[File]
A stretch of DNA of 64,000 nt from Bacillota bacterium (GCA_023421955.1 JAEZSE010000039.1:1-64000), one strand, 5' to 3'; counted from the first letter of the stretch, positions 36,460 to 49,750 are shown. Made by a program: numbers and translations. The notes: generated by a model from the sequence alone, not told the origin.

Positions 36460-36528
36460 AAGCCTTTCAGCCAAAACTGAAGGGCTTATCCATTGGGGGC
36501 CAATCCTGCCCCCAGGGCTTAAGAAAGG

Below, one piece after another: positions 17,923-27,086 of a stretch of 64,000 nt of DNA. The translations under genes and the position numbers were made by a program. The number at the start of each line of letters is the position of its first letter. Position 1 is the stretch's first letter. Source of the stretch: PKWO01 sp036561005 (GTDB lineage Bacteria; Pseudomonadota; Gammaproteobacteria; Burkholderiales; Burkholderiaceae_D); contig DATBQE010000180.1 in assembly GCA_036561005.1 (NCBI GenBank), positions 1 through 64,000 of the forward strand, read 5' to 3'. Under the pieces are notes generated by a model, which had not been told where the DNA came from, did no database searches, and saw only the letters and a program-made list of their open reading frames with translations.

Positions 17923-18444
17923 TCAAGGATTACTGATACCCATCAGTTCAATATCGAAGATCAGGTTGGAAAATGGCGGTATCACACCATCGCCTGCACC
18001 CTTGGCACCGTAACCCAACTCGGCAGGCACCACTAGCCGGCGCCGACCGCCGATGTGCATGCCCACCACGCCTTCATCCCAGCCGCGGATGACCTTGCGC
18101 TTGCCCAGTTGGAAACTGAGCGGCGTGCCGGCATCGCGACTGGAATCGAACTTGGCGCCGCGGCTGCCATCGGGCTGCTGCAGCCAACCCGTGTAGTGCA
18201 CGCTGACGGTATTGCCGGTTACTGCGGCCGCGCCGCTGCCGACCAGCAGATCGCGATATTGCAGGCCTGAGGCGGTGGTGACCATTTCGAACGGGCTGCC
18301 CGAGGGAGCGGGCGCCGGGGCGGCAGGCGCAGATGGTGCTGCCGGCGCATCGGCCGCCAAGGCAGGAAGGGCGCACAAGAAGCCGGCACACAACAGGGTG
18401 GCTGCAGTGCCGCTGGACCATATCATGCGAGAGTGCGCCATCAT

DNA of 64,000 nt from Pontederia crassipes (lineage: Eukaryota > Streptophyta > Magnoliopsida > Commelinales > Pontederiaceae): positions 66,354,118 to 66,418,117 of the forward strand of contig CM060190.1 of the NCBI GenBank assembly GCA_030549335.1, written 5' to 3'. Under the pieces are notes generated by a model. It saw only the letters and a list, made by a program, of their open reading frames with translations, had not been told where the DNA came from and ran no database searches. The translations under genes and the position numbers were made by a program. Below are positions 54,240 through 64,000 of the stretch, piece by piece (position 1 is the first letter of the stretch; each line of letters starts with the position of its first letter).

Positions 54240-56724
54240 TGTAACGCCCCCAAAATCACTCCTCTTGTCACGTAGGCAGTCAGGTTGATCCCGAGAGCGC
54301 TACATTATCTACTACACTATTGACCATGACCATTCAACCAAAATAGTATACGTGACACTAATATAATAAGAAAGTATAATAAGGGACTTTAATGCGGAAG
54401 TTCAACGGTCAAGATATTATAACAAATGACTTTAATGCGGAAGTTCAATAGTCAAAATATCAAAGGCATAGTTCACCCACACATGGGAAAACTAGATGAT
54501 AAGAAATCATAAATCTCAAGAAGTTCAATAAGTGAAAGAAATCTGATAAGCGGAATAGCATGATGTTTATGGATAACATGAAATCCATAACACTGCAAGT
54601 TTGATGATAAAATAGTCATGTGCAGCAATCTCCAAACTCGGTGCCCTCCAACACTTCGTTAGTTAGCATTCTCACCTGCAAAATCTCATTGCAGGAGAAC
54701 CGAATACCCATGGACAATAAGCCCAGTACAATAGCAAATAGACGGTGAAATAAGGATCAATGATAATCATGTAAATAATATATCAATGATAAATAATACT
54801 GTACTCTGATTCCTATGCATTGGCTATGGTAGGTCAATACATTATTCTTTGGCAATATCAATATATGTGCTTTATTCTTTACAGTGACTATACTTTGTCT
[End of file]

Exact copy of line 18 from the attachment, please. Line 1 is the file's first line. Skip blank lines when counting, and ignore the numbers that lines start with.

54501 AAGAAATCATAAATCTCAAGAAGTTCAATAAGTGAAAGAAATCTGATAAGCGGAATAGCATGATGTTTATGGATAACATGAAATCCATAACACTGCAAGT